Storm Clearing is one of a recent series of landscape bowls that Adam Aaronson has made.
Adam often gets his inspiration from walking in and around the Surrey Hills in Surrey and in particular the Sheepleas in West Horsley near his studio.
“I think that Storm Clearing has an impressionist feel to it. That’s not surprising because t painters like Turner, Whistler and Monet have always influenced my work.”
When asked what makes one of his landscape bowls different from other glass artists who work on landscape themes, Adam replied
“Every artist sees the same landscape or scene differently and we all develop our own styles. As you hone a technique your work develops and you start to get different results. I’ve always felt that I approach my work from a painterly perspective and then work out how to achieve it in glass. So perhaps that is why some people have commented that my work can look more like ceramic than glass”
Adam begins by choosing a palette of powdered glass colours, so he can use these to reflect a landscape that he finds inspiring.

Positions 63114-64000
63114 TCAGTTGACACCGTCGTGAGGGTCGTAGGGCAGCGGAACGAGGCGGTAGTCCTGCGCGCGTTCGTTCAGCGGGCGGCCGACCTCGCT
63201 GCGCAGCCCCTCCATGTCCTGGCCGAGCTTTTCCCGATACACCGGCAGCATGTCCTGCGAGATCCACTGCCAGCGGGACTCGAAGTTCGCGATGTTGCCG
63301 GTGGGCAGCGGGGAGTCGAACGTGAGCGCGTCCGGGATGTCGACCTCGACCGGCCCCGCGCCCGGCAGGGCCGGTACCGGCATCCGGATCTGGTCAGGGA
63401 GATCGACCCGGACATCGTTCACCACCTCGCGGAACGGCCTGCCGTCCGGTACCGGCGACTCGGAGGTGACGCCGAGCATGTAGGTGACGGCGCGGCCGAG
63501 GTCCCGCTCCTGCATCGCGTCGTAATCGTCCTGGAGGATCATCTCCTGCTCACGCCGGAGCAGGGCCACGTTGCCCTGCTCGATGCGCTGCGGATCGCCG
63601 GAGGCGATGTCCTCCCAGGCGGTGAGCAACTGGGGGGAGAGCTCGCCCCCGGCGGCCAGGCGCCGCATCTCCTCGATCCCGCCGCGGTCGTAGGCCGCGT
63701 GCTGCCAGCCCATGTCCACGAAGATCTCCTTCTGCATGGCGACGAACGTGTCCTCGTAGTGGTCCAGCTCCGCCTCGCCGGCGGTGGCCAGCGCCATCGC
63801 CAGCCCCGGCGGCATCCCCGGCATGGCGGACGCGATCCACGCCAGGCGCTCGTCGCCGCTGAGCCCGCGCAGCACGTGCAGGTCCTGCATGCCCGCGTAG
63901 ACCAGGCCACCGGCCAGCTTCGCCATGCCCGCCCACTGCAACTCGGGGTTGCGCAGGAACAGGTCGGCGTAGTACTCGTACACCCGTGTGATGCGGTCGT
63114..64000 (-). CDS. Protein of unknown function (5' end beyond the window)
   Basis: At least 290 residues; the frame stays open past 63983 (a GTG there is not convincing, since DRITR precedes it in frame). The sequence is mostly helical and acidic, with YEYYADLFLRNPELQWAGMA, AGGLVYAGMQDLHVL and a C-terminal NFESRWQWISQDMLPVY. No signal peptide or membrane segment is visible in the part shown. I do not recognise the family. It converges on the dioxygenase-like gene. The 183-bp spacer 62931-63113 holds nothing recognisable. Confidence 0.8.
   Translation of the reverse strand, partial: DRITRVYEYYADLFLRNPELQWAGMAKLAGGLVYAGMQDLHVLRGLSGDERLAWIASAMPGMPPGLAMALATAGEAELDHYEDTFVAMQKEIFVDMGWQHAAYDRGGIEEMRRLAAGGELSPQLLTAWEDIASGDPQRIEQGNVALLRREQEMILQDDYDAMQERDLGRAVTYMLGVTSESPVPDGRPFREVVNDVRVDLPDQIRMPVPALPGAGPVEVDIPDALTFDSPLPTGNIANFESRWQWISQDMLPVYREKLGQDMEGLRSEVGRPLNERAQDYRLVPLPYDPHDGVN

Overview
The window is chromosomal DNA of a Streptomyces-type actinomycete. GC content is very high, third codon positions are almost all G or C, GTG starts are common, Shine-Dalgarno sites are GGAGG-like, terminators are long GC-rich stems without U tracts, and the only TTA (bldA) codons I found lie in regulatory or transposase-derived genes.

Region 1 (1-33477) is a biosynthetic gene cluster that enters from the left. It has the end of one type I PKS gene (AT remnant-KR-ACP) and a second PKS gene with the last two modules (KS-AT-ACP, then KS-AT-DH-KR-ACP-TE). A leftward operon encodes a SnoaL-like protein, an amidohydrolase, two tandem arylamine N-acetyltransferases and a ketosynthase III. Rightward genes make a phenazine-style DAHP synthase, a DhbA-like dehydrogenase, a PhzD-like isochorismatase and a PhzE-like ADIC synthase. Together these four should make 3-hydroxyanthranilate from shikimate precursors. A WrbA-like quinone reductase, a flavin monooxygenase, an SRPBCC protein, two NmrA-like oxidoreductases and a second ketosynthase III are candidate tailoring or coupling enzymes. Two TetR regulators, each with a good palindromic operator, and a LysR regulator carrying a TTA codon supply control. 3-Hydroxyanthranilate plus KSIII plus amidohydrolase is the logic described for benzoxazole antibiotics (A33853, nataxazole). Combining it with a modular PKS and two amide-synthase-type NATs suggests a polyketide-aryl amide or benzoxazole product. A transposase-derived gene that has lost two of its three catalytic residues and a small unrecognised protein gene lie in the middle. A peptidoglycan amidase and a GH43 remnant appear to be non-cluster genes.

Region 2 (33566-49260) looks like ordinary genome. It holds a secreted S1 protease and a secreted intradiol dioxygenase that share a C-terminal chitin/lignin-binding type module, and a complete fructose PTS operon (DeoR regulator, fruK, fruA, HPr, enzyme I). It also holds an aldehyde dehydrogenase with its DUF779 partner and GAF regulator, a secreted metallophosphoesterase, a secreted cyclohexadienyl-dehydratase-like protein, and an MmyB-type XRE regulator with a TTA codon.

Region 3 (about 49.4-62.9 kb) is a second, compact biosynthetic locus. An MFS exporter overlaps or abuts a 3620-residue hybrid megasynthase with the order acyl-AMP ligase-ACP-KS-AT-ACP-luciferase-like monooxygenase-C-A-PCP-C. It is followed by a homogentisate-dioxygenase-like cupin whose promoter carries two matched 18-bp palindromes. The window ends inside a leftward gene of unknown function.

He applies layers of pure silver leaf, delicately adding the powdered colour, to create a soft luminosity. At this point the silver becomes a canvas, depicting the effects of light reflecting on seascapes or forest scenes. Perhaps a change in the seasons or dramatic skies.
The colours melt into the surface by a process of heating and reheating and this builds up unique tones and texture.
Adam then gives each piece a title reflecting his own inspiration.
“But often I find the title is just a springboard. It can spark people’s memories of a moment from far flung travel or their own favourite landscape.
“I think everybody sees something different in the finished piece. It depends on whether you are drawn to skies or trees, the countryside or the sea”.
Stormy Weather has a subtle luminosity. This can change depending on where you place it. On a windowsill it will change throughout the day with the changes in daylight.